The Vertex function is, of course, the one that adds vertices to our list of vertices. Also, it will be assigned the duty of resizing the list if it has run out of space. This brings us to the problem of the best way to represent our list of vertices. I will discuss it in a few paragraphs; let's first define what our functions are supposed to do.

d3dNormal3f( float x, float y, float z );
Here, we define the normals for the vertex. This might seem a bit tricky because the normal is not actually applied to a vertex until the d3dVertex3f call. Furthermore, subsequent calls to d3dVertex3f should use the same normal, unless d3dNormal3f is called again. We will therefore need some sort of variable to keep track of the current normals.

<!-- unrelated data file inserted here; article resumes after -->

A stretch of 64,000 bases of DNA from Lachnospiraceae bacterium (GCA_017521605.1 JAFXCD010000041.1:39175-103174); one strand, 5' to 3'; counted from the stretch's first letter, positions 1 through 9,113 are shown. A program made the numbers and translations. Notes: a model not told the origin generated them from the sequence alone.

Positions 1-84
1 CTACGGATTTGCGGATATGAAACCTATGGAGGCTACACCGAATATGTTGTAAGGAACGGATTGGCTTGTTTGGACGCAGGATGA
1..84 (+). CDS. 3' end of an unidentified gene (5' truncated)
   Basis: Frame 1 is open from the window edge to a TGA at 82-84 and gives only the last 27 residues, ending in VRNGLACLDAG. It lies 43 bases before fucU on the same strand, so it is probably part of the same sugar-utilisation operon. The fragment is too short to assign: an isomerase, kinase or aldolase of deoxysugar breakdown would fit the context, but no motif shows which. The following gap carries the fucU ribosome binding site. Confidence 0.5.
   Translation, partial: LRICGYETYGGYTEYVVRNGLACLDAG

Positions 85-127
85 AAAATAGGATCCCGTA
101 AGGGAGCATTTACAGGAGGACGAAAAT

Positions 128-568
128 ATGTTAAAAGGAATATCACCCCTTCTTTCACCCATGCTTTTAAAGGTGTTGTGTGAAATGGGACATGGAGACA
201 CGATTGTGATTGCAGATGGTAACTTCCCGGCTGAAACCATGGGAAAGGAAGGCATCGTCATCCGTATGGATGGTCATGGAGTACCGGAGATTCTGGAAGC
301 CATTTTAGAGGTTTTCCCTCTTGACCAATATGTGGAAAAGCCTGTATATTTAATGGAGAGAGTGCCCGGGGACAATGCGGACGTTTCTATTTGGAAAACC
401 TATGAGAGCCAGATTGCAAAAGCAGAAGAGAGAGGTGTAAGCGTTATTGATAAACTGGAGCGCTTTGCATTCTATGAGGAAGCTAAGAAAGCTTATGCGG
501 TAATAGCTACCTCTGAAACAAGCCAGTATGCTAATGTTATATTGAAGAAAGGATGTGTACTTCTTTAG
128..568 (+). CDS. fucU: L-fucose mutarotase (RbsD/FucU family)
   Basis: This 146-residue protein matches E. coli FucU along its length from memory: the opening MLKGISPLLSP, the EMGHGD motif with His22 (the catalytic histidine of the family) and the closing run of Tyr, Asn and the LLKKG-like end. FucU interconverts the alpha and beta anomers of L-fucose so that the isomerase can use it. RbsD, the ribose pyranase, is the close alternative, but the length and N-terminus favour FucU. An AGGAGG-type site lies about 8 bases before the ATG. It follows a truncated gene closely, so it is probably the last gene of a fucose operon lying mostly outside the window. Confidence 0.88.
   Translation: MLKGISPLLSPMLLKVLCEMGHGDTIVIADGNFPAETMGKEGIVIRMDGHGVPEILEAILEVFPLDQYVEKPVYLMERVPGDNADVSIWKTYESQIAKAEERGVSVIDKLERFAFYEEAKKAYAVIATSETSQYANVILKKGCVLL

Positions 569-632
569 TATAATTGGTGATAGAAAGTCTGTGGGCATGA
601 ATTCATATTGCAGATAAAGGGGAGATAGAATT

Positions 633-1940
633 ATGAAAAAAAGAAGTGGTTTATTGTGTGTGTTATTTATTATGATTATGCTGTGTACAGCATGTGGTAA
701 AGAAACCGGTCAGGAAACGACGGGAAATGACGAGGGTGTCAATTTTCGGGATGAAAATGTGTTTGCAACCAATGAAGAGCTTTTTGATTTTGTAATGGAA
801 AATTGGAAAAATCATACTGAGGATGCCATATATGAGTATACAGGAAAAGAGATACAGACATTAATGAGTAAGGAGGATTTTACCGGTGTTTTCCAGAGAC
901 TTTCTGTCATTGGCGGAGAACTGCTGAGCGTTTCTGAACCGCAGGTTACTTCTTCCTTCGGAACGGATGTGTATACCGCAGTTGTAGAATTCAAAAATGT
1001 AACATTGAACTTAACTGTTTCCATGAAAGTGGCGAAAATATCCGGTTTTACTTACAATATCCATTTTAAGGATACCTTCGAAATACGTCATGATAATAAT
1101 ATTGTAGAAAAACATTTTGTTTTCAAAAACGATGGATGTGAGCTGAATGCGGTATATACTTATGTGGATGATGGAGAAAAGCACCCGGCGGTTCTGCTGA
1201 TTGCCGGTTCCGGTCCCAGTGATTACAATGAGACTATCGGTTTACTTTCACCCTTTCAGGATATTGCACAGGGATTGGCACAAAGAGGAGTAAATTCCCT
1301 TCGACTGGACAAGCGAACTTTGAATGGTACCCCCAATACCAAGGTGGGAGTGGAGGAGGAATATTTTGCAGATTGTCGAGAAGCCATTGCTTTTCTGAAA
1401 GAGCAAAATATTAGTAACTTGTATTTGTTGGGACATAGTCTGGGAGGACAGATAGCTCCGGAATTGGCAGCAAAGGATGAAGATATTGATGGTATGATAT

d3dColor4f( float a, float r, float g, float b );
This function will define the diffuse color for the vertices. As with d3dNormal3f, we will need to store these values between calls. Also notice that I rearranged the parameters from RGBA (used in the OpenGL standard) to ARGB. This is to conform to the Direct3D standard, which in this case opposes the OpenGL standards.

d3dTexCoord2f( float tu, float tv );
This defines the texture coordinates for the vertices. Once again, we will need to store these values between calls.